WordPress Introduces a New Performance Plugin
WordPress has released an official plugin that aids in website speed. Publishers can test and provide comments on the new beta features. The name of the plugin is Performance Lab. It was created by the WordPress performance team to aid in the speeding up of WordPress sites. The plugin allows publishers to use new upgrades before they are integrated into the core of WordPress.
Performance Lab plugin
The Performance Lab plugin grants access to WordPress enhancements aimed to assist publishers in speeding up their websites. It works as well as diagnosing issues that may be holding them down. The plugin itself is developed in a modular approach, so it is allowing publishers to pick and choose which enhancements to apply. nyway, The plugin’s new features are expected to be included in a future edition of WordPress.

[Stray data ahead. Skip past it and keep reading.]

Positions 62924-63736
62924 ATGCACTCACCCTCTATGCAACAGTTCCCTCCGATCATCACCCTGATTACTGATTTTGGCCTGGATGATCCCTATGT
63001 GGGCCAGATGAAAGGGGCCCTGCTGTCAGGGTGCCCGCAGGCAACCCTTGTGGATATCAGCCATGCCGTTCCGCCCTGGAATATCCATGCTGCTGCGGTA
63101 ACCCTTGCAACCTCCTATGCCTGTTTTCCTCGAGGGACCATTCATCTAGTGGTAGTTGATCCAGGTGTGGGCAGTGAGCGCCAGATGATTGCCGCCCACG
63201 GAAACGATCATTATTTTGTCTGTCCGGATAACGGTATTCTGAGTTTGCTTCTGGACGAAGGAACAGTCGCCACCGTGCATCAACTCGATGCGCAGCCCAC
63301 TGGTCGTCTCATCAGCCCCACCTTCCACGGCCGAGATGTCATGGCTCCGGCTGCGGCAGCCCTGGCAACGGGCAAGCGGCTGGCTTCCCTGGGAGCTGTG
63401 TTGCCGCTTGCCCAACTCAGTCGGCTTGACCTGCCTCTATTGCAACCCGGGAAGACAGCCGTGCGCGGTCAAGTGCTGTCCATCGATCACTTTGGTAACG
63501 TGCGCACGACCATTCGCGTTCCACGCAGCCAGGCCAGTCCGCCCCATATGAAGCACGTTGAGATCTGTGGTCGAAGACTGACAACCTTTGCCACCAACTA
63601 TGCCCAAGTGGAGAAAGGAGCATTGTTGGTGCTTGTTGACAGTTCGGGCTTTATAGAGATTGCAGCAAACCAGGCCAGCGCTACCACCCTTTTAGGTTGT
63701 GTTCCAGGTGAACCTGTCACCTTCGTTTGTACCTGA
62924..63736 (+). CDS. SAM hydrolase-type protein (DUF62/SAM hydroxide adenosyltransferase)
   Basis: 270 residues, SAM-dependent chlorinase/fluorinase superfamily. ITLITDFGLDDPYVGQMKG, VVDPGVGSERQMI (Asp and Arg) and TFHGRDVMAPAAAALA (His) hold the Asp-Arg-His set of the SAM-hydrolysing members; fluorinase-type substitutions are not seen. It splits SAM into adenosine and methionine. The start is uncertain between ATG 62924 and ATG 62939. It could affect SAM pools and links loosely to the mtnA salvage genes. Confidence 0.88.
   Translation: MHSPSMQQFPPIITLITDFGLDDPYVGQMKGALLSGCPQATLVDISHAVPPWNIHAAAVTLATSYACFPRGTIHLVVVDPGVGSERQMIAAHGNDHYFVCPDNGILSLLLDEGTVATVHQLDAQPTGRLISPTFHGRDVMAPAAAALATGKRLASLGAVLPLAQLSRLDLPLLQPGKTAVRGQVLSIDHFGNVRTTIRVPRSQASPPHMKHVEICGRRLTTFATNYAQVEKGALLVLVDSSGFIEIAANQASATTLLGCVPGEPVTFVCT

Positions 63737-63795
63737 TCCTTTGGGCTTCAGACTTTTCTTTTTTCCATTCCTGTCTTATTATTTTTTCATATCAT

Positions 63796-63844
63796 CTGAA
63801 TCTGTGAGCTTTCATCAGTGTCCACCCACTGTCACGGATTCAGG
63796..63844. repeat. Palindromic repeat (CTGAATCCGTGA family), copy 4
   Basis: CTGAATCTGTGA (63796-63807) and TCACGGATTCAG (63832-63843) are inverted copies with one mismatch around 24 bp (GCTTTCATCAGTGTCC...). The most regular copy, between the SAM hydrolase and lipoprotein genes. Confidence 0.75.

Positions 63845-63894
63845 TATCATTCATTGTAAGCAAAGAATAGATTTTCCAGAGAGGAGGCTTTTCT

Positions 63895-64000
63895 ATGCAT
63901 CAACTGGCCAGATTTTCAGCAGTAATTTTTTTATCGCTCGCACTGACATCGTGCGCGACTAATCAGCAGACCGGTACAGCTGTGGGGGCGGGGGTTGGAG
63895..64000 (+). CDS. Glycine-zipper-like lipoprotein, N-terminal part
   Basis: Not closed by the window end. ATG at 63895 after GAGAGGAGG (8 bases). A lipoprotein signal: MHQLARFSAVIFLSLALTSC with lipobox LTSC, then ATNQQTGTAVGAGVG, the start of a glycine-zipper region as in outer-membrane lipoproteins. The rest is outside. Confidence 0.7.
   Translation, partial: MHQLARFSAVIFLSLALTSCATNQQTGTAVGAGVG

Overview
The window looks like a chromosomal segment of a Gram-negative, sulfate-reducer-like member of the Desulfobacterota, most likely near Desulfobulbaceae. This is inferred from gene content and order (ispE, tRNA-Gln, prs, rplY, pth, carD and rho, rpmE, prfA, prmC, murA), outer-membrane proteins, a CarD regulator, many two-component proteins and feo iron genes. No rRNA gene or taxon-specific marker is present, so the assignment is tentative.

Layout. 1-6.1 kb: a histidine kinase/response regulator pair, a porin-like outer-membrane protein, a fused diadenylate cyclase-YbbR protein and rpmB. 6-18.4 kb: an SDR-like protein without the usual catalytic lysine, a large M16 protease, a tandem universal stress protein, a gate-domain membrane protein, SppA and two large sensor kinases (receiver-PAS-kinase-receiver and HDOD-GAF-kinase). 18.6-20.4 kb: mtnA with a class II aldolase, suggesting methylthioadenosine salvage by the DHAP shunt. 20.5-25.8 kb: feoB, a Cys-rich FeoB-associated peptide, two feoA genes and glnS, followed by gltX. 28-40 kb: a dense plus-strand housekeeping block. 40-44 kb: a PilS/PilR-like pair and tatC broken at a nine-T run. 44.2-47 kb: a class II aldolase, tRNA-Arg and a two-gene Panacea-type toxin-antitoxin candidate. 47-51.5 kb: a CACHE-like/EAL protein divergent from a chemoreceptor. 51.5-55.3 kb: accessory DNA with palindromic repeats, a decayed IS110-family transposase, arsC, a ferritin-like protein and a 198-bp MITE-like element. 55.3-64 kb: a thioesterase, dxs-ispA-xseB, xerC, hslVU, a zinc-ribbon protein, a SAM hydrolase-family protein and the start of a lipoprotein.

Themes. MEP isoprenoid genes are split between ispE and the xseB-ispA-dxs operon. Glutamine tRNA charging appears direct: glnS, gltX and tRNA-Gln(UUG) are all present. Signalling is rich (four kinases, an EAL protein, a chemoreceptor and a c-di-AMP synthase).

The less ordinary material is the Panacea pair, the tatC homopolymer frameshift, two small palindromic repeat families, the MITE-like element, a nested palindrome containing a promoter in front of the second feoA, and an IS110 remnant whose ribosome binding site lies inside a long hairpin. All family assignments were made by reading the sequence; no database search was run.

WordPress believes that by releasing these new capabilities early in the form of a plugin, so they will be able to get input on any possible difficulties. Normally, new features are distributed as distinct plugins. WordPress opted to bundle all of the new performance improvements into a single plugin, Additionally allowing publishers to select which new capabilities to enable from a single central location, within a single plugin.
The new Performance Lab plugin is divided into four components.
Converts newly uploaded JPEG files to the quicker WebP format. The functionality is reliant on WebP server support.
This is a site health module that checks if the server supports WebP and displays a warning if it does not.
Persistent Object Cache Health Check
this is a module that performs site health assessment and may recommend the usage of object caching. With The Result that Object caching reduces the amount of time, it takes for the site to reply, reduces database load, and speeds up the website for users.
Audit Enqueued Assets (experimental)
According to the plugin download page, the plugin has been tested and should be safe to use on a live production site. While at least three of the modules are not labeled experimental, and all of them are regarded as stable and unlikely to destroy a site, the major goal of the plugin is to allow publishers to offer input on the modules before they are included directly into the WordPress core.